UK government is considering a ban on boiling lobsters alive as part of its new Animal Welfare (Sentience) Bill.
The once-popular culinary method of cooking lobsters and crabs alive has become increasingly controversial in the last few years.
Several countries, including Norway, New Zealand and Switzerland, have already banned the practice.
Department for Environment, Food and Rural Affairs confirmed the government had commissioned a review of the available scientific evidence on sentience in lobsters and crabs to learn more about their capacity to suffer.
Many researchers suggest that lobsters—as well as other crustaceans—are sentient creatures that experience pain and stress.
Stephanie Yu, PhD notes, wrote in her report for Humane Society: "There exists robust scientific evidence in support of crustaceans being sentient animals with the capacity to suffer."
According to the report, putting alive lobster in boiling water "appears to cause physiological shock" to the creatures, who "struggle violently for approximately two minutes after being placed in boiling water before they stop moving."
The new bill is currently in the House of Lords and will extend its reach beyond lobsters. The law will also include crabs, squid, octopi, and other sentient shellfish species.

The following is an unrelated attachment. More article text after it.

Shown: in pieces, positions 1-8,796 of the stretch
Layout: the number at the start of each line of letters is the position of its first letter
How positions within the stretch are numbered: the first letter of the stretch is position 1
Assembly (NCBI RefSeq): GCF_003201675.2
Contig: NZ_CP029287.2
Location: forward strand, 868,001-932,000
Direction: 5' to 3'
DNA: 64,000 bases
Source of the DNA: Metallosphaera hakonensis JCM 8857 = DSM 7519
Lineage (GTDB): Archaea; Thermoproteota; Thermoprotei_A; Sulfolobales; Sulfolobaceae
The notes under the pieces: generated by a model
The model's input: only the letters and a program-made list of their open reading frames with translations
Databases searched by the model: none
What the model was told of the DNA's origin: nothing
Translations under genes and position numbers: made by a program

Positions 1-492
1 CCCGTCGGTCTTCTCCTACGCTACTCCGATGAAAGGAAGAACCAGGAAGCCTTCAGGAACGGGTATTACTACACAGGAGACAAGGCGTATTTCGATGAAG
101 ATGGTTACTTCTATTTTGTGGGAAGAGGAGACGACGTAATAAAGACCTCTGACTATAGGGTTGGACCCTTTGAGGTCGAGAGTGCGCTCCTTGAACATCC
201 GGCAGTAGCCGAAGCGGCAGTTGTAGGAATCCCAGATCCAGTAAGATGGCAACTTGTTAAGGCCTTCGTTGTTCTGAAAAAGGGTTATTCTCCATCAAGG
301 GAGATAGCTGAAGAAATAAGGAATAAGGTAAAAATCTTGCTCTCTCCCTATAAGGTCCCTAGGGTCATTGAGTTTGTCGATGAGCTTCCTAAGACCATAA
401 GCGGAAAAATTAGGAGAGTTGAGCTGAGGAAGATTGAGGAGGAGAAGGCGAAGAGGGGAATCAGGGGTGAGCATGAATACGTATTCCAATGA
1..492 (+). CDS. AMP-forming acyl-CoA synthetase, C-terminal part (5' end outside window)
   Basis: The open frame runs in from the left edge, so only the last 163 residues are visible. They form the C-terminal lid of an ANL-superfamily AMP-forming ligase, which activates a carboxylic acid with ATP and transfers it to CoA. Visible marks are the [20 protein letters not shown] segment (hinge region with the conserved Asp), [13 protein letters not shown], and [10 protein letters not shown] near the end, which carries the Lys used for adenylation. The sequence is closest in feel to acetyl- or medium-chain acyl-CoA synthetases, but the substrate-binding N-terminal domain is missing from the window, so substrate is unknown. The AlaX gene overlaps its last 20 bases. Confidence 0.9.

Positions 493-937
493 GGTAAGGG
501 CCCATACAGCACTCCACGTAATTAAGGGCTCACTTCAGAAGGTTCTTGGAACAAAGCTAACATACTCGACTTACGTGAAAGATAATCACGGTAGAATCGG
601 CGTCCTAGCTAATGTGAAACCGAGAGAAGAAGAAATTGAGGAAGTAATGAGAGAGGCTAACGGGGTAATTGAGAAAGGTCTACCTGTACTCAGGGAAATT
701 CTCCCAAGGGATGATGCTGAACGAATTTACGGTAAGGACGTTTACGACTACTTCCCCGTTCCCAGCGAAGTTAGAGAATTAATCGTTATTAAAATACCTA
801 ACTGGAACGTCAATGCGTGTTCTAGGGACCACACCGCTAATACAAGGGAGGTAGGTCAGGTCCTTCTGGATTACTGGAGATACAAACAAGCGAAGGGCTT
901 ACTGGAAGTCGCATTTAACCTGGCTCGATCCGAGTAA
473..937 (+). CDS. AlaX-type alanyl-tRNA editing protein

Under the new legislation, lobsters will have to be stunned or chilled before cooking. Shrink-wrap crustaceans, while they are still alive, will also be illegal.
Crustacean Compassion is an animal welfare organisation who has been campaigning to increase protection for lobsters and other sea species for years.
"At the time that the Act came into force, there was evidence that crustaceans were capable of feeling pain, but the file was slim," the group wrote on their website. "A clause was inserted that would allow for their inclusion at a later date if the science was convincing. Now [that] there is stronger and better evidence available there is no excuse."
The new bill, which was introduced to the parliament in May, was backed by Carrie Johnson and is supported by The Conservative Animal Welfare Foundation and British Veterinary Association.